I started making Kombucha about 15 years ago and I used to be really on it, but as is the way when we let things slide, it becomes hard to get back into the habit of doing it. I have wanted to make Water Kefir for years, but it just never happened.
Fast forward to earlier this week, my friend came to visit me and she had some Kefir grains in a jar for me. I had mentioned to her ages ago, that I really wanted to make some and then I just forgot about it.
So this week I finally got to make some. YEAH! My gut is literally singing with joy!
For some reason I thought it was really complicated, I remember looking o line and there seem to be loads of steps that you needed to follow, so I was pretty surprised and delighted when I realized how easy it is to make. I meant to take photos from my first day, but i was so focused on starting the process that I forgot. So the photos I have are from my secondary fermentation. It usually takes between 3 -5 days.
It is important to remember not to use any metal utensils, I used wooden spoons and a plastic sieve ( I know plastic, I need to get some cloth to strain it through instead), you will need a glass bottle in which to begin your process.
You can see my first bottle of fermented kefir in the above picture. The dried fruit has risen to the top and the grains are on the bottom. This is what it looks like when it is time to strain it.
Along with the grains (3 tablespoons) these are the other ingrediants you need to make your kefir. You can use any dried fruit, I chose raisins as they are local. I use 8-10 rasins, 3 tablespoons of sugar and a quarter of a lemon with the peel taken off. The dried fruit and sugar are what feed the grains and the lemon helps prevent bacteria from forming.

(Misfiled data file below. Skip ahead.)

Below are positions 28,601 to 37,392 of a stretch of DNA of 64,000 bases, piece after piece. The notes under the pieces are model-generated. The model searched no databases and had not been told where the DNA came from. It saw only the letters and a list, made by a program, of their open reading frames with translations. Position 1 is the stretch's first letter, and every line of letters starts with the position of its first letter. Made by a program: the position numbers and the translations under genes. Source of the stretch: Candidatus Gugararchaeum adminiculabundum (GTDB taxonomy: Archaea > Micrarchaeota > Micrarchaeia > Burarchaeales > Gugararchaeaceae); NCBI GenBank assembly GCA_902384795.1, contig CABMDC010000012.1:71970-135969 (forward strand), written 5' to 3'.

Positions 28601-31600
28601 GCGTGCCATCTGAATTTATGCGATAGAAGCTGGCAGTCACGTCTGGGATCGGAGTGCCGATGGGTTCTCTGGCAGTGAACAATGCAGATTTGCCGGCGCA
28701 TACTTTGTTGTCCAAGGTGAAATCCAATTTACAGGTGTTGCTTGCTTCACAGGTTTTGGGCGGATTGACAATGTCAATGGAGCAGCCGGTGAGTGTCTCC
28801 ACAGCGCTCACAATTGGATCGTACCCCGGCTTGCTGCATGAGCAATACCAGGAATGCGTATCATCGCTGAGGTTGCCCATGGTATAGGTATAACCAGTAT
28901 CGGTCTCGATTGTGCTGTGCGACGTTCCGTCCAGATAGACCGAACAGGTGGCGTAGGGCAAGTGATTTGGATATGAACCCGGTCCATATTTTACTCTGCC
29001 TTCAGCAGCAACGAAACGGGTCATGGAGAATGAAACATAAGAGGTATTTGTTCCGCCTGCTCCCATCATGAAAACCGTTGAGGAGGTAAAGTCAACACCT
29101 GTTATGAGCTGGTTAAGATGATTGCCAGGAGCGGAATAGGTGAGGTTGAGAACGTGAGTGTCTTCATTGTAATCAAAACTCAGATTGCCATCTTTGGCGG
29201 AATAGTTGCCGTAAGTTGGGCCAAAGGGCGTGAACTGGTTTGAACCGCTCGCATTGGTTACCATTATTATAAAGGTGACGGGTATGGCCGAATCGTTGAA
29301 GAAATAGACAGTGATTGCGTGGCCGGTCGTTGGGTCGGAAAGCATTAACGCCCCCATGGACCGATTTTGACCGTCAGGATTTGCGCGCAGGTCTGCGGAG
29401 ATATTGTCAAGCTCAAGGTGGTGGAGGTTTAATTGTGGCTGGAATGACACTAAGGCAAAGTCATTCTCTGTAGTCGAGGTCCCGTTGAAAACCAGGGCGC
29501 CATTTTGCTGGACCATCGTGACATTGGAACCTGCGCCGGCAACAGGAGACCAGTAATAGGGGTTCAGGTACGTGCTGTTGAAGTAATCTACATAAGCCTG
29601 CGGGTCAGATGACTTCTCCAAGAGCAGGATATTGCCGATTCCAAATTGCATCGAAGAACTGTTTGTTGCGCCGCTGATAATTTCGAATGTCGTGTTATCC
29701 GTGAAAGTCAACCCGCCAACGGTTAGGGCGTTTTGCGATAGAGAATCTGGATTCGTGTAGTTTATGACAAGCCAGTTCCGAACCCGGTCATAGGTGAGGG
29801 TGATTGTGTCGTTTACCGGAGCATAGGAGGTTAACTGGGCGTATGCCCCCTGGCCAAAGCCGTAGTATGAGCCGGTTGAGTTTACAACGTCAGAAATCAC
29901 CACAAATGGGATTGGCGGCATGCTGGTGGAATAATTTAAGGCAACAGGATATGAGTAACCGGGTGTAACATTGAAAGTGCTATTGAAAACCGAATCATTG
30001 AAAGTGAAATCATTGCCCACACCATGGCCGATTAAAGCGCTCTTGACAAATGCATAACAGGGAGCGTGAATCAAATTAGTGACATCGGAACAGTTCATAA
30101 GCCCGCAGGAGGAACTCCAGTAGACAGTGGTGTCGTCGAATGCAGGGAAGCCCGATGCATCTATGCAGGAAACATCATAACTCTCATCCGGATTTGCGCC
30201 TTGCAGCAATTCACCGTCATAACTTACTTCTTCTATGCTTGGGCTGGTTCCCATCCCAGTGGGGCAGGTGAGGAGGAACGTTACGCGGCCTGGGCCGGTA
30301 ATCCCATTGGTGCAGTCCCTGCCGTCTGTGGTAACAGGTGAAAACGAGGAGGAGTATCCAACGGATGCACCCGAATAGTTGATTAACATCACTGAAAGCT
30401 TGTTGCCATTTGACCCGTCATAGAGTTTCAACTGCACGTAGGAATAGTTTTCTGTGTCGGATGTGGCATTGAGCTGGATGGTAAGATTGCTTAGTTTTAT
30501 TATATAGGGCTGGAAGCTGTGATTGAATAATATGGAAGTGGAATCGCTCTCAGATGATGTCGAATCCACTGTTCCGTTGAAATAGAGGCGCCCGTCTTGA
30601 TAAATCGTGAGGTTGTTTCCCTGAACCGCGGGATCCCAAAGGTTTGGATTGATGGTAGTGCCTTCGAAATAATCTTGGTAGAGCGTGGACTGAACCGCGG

You will then be left with the granules which you need to wash in spring water and then add them to a clean glass bottle. You will be using 3 tablespoons of grains.
You then need to add your sugar to the bottle, I used raw cane sugar and it was the first time in many years that I actually bought sugar, but it is for a good reason.
After the sugar you need to add your dried fruit, I chose grapes, if you wish you can use figs then you only need 2. I would like to use dried mango in the future.
Then you add your lemon and fill the bottle almost to the top with spring water, leaving enough room for bubbles to form. Make sure to put the lid on tight and place it in a warm spot away from the sun.
Here is my bottle ready to go to it's warm spot near the cooker. As I already stated it takes 3- 5 days depending on how warm it is. If the dried fruit floats after 1 day then wait 1 more day before you start your secondary fermentation. If it takes 2 days then wait 2 days before you strain it.
This is the kefir I strained earlier and I added 3 slices of ginger to it, I will leave it for a day and then drink it. You can drink it once it is strained, but I love ginger and really like it when it is infused. You can add other fruits and spices to it at this stage, it really depends on your taste. I look forward to experimenting with some different flavours.
This is my entry into the Natural Medicine and Build It Challenge you can find all the details here. The Closing date for entries has been extended until the 21st December so there is still loads of time to get your entries in!